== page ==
Ram­blin’ man Robert Plant putting down roots in U.K.

Winnipeg Free Press - Section G - - ENTERTAINMENT - By Chris Tal­bott

NASHVILLE — Robert Plant has been a life­long ram­bler with almost no in­ter­est in re­turn­ing home to Great Bri­tain. Th­ese days, though, he’s as snug as a hob­bit in his hole in his na­tive coun­try after re­turn­ing to record his lat­est al­bum, and he doesn’t plan on chang­ing his home base soon. “I’m back,” Plant said in a re­cent phone in­ter­view from his home along the Welsh bor­der. “My dog is curled up in the sun­light here in the late af­ter­noon and it’s a beau­ti­ful day. It’s a beau­ti­ful place to be. All the flow­ers are at max­i­mum full boost.” Plant is also re­turn­ing to mu­si­cal ter­ri­tory he long ago left be­hind for the songs on Lul­laby and… the Cease­less Roar, his ninth solo stu­dio al­bum. It’s his first work in years that in­cludes ma­te­rial he mostly wrote. The 66-year-old for­mer Led Zep­pelin front­man has been in­ter­pret­ing the Amer­i­can Song­book for decades to great ef­fect, roam­ing the back roads of Mis­sis­sippi, Ten­nessee and Texas in an end­less quest, com­pelled, he said, by his DNA. Then some­thing changed in his in­ter­nal chem­istry, and he felt drawn home: “In a way, iron­i­cally, be­ing a guy who sang in Led Zep­pelin and stuff, I ac­tu­ally just re­turned to the misty moun­tains, to be hon­est.” It wasn’t the only life change. He also split with singer-song­writer Patty Grif­fin, his girl­friend of sev­eral years. “Life goes on, and I have a huge and deep af­fec­tion for Patty,” Plant said. “I just had to come back.” You’ll hear Plant obliquely ad­dress his per­sonal life on the al­bum in songs like Embrace Another Fall, which he says “is about the re­gret of turn­ing around.” He also re­con­nects with his new/old sur­round­ings. “The Welsh, you see, have a to­tally dif­fer­ent cul­ture,” Plant said of a his­tory he was in­tro­duced to as a child on va­ca­tion. “They’re quite lovely play­ers. But once upon a time, their sto­ries were way dif­fer­ent than the An­glo-Saxon sto­ries. There were sto­ries of changelings and all this stuff that’s in­spired by the land­scape. It’s there in this cur­rent record, too. I’m here and my feet, my body, my en­ergy, it goes deep into the ground.” He signed up the Sen­sa­tional Space Shifters, a band that con­sists of long­time col­lab­o­ra­tors and the Gam­bian per­former Juldeh Ca­mara, for the al­bum. They spent 15 months to­gether on the road, then hit the stu­dio. The re­sult is am­bi­tious and strik­ingly dif­fer­ent, and Plant calls the re­sults “a tri­umph.”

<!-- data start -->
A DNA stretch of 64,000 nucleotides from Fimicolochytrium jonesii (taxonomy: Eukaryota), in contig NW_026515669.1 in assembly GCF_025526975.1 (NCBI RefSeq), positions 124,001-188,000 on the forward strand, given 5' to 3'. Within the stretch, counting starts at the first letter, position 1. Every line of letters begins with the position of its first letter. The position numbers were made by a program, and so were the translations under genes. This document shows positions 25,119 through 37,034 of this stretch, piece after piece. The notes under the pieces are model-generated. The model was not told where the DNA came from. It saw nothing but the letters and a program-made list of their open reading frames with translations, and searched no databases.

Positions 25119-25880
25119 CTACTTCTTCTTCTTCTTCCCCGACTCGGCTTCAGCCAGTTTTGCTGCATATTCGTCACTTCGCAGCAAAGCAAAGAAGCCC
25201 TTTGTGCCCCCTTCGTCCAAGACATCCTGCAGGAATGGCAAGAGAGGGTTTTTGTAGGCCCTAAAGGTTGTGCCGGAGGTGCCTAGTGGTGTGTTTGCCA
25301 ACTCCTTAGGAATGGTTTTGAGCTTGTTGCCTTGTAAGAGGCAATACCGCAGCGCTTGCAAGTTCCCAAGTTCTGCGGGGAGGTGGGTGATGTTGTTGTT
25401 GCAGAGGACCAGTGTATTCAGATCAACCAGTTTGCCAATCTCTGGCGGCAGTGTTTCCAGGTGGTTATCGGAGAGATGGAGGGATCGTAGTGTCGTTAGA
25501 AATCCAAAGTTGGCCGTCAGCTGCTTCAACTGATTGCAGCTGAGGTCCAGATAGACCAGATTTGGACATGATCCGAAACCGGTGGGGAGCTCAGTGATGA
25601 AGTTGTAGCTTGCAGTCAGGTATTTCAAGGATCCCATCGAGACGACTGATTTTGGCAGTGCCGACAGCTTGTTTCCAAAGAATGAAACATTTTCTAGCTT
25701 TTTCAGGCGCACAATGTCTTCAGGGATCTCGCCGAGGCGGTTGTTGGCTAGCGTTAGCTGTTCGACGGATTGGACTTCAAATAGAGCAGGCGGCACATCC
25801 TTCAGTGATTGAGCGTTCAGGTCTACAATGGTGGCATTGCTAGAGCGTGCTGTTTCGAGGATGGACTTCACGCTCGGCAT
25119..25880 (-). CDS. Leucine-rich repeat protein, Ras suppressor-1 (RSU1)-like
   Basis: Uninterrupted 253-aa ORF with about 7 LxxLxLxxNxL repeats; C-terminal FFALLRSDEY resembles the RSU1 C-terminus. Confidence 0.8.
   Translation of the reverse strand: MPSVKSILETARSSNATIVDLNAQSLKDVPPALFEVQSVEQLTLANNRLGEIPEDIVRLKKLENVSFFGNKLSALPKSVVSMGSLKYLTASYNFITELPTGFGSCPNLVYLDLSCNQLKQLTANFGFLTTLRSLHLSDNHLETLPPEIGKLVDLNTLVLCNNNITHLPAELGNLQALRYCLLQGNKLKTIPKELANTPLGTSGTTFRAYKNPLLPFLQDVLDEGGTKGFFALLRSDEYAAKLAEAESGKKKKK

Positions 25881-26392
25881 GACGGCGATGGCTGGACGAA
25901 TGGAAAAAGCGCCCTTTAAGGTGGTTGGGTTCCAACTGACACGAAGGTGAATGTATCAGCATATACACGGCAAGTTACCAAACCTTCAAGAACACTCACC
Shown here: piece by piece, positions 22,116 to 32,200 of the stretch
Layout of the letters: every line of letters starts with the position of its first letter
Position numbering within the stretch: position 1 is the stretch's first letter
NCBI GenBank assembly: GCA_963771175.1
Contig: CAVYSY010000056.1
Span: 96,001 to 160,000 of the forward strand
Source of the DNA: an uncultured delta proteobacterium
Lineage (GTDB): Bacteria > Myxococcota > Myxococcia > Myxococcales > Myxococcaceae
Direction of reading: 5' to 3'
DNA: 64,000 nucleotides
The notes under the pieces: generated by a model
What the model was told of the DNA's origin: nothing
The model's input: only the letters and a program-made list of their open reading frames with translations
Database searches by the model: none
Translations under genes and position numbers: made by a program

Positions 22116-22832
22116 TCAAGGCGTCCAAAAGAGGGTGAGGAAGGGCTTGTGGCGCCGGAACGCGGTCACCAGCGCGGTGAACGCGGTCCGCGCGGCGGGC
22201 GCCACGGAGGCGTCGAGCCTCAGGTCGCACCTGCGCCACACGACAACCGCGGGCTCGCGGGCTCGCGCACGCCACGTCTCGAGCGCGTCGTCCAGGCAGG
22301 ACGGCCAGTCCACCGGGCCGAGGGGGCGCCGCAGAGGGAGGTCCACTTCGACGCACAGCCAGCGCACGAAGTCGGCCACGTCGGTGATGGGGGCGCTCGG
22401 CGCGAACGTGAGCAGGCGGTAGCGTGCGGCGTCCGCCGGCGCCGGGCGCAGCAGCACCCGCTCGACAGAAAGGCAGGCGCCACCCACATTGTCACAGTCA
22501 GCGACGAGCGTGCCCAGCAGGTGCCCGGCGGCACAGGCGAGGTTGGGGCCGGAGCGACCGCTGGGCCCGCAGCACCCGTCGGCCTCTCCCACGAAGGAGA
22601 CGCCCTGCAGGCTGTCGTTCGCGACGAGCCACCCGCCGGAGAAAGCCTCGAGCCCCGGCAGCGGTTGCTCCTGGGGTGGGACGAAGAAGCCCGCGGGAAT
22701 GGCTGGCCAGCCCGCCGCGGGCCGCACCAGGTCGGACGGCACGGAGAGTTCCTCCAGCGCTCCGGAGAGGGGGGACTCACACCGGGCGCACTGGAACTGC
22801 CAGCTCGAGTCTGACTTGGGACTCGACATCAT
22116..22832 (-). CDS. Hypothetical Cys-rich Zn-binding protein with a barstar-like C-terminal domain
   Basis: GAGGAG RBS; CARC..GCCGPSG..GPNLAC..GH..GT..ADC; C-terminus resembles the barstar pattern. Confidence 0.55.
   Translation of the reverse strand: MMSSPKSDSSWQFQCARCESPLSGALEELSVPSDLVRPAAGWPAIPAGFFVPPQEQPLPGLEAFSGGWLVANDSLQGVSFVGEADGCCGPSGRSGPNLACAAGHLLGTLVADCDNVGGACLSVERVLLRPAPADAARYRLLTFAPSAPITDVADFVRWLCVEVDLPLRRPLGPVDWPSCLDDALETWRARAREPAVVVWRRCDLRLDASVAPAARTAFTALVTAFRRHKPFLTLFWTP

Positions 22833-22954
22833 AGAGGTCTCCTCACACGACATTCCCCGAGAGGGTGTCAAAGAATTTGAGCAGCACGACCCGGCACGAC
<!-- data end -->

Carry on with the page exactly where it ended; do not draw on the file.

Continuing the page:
Co­me­dian Kathy Grif­fin laments the fact that it’s been 27 years since a fe­male has hosted a late-night talk show.


Robert Plant never imag­ined he’d re­turn to Great Bri­tain.

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